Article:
Finding Ways to Lose
How the Nationals and the five-time champions of the Fat Drunk & Stupid League narrowly missed.


Sometimes you win, sometimes you lose, sometimes it rains. — Bull Durham

When I was growing up on a farm outside Richmond, Va., my family and I built a full-fledged baseball field in a cornfield (not quite a Field of Dreams) and spent hour after hour killing time playing pickup games and collecting baseball cards, this being the pre-Xbox era. Having no local team, I adopted the Los Angeles Dodgers when they reached the World Series in 1974, when I was seven. After playing high-school baseball at Woodberry Forest School in Virginia, my playing career petered out with two less-than-memorable seasons of Division III baseball at Williams College, while my Dodger love had high points with World Series championships in 1981 and 1988.

However, that love of competitive baseball was replaced by the new game of rotisserie baseball, invented in the mid-1980s in New York. Our league, Fat Drunk & Stupid (from the classic Animal House line), was launched in the spring of 1991 among a group of University of Virginia Law School students. For those not familiar with “roto”: It’s like fantasy football, where you use actual professional games to generate player statistics for an owner’s team. Comparing roto to fantasy football, however, is akin to comparing chess to checkers. In most fantasy football leagues, players are drafted based solely on their projected performance for that year — you just guess whether Tom Brady is likely to be better this year than Aaron Rodgers. Our rotisserie league, on the other hand, asks owners to allocate fictitious “dollars” from a limited budget on salaries for 23 players, each with a contract that can stretch for years on end. Just as in real baseball, you can choose to trade a promising minor-leaguer for an established star, mortgaging your future in an effort to win it all now. At one point, one FDS owner commented that he had owned Atlanta Brave Chipper Jones for eleven years, or one-third of the owner’s actual life.

While in law school in Charlottesville, we had to read the Daily Progress for updates on our players, as this was before the Internet. After I left Charlottesville in 1993, our league became one of the main ways our UVA crowd stayed in touch, an especially enjoyable hobby for me because my squad, the Homer Simpsons, dominated the competition, winning four of the first six years. But then the Internet arrived, leveling the playing field for information. Living in Arlington, I got married, had kids, and developed a real career that took time away from player scouting and trade negotiations. Between 1997 and 2011, I won only one title, while UVA friends and competitors John Wollen, a New York City financial wizard, and Van Katzman, a Seattle lawyer, each won four titles, just one behind me.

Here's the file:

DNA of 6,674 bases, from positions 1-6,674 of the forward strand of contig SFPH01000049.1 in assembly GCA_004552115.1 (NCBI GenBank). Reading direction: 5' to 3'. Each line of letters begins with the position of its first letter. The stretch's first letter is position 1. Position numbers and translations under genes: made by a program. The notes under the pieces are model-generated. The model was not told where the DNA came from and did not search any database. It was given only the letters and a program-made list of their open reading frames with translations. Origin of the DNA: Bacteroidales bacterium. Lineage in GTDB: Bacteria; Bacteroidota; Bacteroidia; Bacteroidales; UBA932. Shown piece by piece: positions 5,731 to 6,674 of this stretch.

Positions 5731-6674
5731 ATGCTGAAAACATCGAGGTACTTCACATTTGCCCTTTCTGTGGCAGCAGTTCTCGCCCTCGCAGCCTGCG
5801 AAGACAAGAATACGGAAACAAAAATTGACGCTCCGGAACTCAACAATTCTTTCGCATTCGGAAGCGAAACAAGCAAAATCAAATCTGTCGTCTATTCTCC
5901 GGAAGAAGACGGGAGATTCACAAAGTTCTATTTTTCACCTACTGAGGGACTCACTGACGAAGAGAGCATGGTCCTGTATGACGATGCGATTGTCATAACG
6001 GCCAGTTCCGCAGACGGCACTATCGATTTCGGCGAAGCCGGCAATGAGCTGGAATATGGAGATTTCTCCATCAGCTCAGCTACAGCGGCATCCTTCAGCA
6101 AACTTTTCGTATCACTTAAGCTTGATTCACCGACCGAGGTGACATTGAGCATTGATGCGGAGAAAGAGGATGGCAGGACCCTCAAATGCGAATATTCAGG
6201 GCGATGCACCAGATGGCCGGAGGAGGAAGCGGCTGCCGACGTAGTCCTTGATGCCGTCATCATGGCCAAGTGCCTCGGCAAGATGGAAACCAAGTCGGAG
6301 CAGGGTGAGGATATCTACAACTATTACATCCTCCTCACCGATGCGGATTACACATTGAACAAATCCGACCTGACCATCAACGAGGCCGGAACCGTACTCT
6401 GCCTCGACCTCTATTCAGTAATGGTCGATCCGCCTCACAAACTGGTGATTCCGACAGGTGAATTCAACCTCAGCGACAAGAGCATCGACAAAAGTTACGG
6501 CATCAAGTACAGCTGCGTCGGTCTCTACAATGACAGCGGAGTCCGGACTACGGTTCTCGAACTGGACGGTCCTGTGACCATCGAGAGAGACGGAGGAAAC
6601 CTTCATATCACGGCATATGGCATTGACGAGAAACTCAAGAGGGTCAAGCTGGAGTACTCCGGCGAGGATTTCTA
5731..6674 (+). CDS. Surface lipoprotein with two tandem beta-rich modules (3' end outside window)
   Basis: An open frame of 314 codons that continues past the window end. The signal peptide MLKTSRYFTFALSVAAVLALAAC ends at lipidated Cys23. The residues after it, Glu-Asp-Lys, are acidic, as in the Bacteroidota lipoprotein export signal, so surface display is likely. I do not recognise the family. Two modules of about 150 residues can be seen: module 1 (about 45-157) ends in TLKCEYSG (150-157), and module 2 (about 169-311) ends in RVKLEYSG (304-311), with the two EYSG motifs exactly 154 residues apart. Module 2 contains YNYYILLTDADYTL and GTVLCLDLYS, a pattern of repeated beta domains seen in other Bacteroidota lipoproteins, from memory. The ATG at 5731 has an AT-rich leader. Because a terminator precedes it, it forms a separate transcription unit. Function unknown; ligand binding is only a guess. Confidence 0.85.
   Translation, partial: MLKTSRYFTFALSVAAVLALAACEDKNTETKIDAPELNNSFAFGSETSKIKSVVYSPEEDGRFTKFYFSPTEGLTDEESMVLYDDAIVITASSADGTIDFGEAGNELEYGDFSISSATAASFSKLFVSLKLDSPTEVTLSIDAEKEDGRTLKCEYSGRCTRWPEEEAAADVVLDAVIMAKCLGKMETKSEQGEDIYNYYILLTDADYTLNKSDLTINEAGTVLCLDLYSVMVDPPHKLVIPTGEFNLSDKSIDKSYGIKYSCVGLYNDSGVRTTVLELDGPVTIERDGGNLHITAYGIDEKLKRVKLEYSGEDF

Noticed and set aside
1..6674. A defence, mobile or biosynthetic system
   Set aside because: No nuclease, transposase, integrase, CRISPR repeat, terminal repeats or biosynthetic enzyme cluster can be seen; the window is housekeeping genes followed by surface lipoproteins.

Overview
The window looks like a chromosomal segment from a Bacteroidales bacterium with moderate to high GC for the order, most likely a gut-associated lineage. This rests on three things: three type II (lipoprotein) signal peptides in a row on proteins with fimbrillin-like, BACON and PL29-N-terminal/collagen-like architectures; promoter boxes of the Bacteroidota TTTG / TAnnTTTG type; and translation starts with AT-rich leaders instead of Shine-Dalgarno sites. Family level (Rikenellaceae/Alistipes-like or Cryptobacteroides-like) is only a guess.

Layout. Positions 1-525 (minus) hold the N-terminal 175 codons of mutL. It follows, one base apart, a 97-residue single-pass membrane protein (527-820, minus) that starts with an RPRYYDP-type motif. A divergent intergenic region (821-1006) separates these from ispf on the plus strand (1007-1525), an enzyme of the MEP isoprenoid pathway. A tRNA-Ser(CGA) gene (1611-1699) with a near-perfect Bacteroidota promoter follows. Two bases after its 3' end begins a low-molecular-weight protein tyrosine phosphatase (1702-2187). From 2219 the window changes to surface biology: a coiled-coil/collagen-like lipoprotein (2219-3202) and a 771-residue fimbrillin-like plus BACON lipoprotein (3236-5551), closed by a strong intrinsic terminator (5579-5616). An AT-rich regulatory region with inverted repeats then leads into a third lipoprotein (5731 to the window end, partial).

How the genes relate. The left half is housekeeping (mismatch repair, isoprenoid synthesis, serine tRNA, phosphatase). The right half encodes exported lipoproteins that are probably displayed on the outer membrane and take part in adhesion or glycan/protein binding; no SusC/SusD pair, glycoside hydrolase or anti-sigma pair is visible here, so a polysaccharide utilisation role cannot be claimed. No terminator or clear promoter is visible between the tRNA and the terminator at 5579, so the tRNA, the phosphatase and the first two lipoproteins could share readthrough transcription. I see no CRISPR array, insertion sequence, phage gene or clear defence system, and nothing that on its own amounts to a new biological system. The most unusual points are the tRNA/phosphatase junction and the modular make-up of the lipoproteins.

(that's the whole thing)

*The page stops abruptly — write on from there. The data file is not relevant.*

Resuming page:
But as my pretend team struggled, the Washington area successfully stole the Montreal Expos and brought baseball back to the greater D.C. area. My middle child, Chase, quickly took to the Nats; even as a three-year old in 2005, he would watch nearly entire games without demanding the inning-by-inning food and candy bribes that other kids negotiated as the price of attending the games. I gave up my boyhood Dodgers and adopted the lowly Nationals as my team of choice.

Loyal season-ticket holders, my wife, daughter, sons, and I suffered through the lean years for the Nationals. One year, not a single pitcher won ten games. A parade of has-beens and never-will-bes surrounded UVA alum Ryan Zimmerman on the field. Even solid performers like Alfonso Soriano and Adam Dunn left town for greener pastures. Much like my roto team, they played a lot and lost a lot. But we became loyal fans — I even ended up as a Facebook friend of the usher in our section.

As the calendar turned to 2012, there was optimism for both the Nats and the Homer Simpsons. The Nationals had drawn a straight flush in the amateur draft, selecting Stephen Strasburg and Bryce Harper in 2009 and 2010, respectively. The farm system had also produced young talent including Jordan Zimmerman, Drew Storen, Danny Espinosa, and Ian Desmond. The media touted the Nats as a fashionable dark-horse playoff team.

The Homer Simpsons were set up for a promising 2012 as well. Throughout 2011, I had traded for a bunch of low-cost, high-upside players, such as Jordan Zimmerman and Michael Morse with the Nats, Kris Medlin of the Braves, and slugger Mike Stanton of the Marlins. After we had our annual player draft via conference call in early April, I negotiated a series of trades with other owners who were giving up, or “tanking,” on 2012. My nemeses John and Van also had solid teams, and we battled it out throughout the spring to assemble all-star squads that could win the 2012 FDS title. I took over first place in June and led consistently throughout the summer. Not unintentionally, I doubled down on Nats, adding new star pitcher Gio Gonzales and catcher Kurt Suzuki to the squad. I also acquired star after star — Halladay, Cain, Rollins, Wright — to keep up with Van and John in the FDS arms race.

Meanwhile, the real Nats became a sensation. Chase and I cheered Bryce Harper’s season, unprecedentedly stellar for  a 19-year-old. Gonzales, Strasburg, and Zimmerman all won Pitcher of the Month honors. Tyler Clippard became a stud closer, and Desmond blossomed into an All-Star. We went to 17 regular-season home games, and the Nats went 10–7, trying to impress us.